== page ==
Since the 1940s, Uganda has generously hosted refugees from Africa and beyond. Today the majority of Uganda’s refugees and asylum seekers originate from neighboring countries affected by conflict including South Sudan, the Democratic Republic of Congo and Burundi. As a country at the center of a troubled region, Uganda has received praises for its generous policy towards refugees. In the last three years however, international attention towards the country’s refugee policy has increased following the migrant ‘crisis’ in Europe and South Sudan conflict. States and critics alike are turning to the country now hosting the largest refugee population in Africa to draw lessons and analyze the practicability and sustainability of its generous refugee policy.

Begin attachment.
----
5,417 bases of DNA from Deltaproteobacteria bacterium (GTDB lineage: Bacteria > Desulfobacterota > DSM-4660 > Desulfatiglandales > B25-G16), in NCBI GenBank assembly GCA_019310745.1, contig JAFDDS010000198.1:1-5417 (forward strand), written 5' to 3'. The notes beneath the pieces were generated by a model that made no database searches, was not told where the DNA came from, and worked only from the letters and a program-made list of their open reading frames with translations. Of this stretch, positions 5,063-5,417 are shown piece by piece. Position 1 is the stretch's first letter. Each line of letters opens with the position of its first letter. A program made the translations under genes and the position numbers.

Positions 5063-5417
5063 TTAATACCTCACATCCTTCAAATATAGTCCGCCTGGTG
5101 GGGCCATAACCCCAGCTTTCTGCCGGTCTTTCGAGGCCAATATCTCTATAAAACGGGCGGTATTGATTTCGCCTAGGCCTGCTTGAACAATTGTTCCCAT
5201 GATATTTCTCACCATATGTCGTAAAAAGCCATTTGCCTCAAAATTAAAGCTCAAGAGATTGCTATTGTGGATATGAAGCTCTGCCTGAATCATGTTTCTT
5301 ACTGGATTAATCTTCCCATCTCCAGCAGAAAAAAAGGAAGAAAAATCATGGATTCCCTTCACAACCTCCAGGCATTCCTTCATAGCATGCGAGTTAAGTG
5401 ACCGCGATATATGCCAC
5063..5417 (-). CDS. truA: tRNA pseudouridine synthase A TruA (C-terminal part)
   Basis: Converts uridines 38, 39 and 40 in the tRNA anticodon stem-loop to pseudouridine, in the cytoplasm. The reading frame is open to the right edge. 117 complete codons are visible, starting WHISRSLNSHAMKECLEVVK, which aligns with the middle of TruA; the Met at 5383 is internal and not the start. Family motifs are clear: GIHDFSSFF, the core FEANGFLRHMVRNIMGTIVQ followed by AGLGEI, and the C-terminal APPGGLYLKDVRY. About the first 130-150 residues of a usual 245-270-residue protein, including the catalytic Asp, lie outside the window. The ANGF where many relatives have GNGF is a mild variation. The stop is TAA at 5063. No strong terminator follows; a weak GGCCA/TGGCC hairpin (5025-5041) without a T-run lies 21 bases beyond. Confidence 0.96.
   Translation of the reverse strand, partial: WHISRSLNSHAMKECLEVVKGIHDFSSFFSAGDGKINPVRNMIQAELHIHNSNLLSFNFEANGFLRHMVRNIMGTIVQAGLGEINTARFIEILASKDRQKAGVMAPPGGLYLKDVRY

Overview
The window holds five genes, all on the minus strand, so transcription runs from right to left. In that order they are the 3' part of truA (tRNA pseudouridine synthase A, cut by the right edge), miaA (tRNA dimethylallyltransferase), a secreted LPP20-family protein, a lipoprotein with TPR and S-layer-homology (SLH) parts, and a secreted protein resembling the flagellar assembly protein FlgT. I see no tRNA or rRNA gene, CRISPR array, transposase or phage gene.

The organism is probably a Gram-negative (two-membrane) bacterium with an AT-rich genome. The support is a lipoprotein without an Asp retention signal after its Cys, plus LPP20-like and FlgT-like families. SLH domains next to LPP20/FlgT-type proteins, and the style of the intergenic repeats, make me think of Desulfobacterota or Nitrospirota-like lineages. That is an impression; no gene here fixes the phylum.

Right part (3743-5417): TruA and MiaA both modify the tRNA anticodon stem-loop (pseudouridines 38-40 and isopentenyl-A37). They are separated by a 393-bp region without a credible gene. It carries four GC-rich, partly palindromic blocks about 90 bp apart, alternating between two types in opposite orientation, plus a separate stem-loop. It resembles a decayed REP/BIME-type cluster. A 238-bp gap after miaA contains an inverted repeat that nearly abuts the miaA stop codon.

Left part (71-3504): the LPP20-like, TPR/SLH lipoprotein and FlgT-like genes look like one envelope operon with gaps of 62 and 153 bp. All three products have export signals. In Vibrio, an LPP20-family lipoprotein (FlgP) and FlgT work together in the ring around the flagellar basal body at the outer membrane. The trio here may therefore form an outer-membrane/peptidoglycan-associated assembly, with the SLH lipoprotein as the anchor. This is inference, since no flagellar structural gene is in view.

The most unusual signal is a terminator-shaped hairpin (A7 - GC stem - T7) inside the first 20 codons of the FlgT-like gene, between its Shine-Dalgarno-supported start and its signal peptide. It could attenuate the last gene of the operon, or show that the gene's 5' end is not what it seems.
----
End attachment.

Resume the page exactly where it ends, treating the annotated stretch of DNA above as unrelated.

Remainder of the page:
The refugee context in Uganda is very dynamic and constantly changing. In June 2016, the refugee population stood at about 573,173 with the majority coming from the Democratic Republic of Congo and Burundi. Many of these refugees were settled in the western and south western parts of Uganda in gazetted refugee settlements. From July 2016 onwards, Uganda began to receive about 4,000 South Sudanese daily, fleeing major unrest in the world’s newest country. Today, the refugee population stands at over 1,252,470 (about 3% of the total population in Uganda). Half the refugees are South Sudanese, with multiple new refugee settlements having been set up in the northern part of the country. Currently, the largest settlement is Bidibidi, with about 270,000 refugees and the population ratio of refugees to nationals in some districts is 2:3.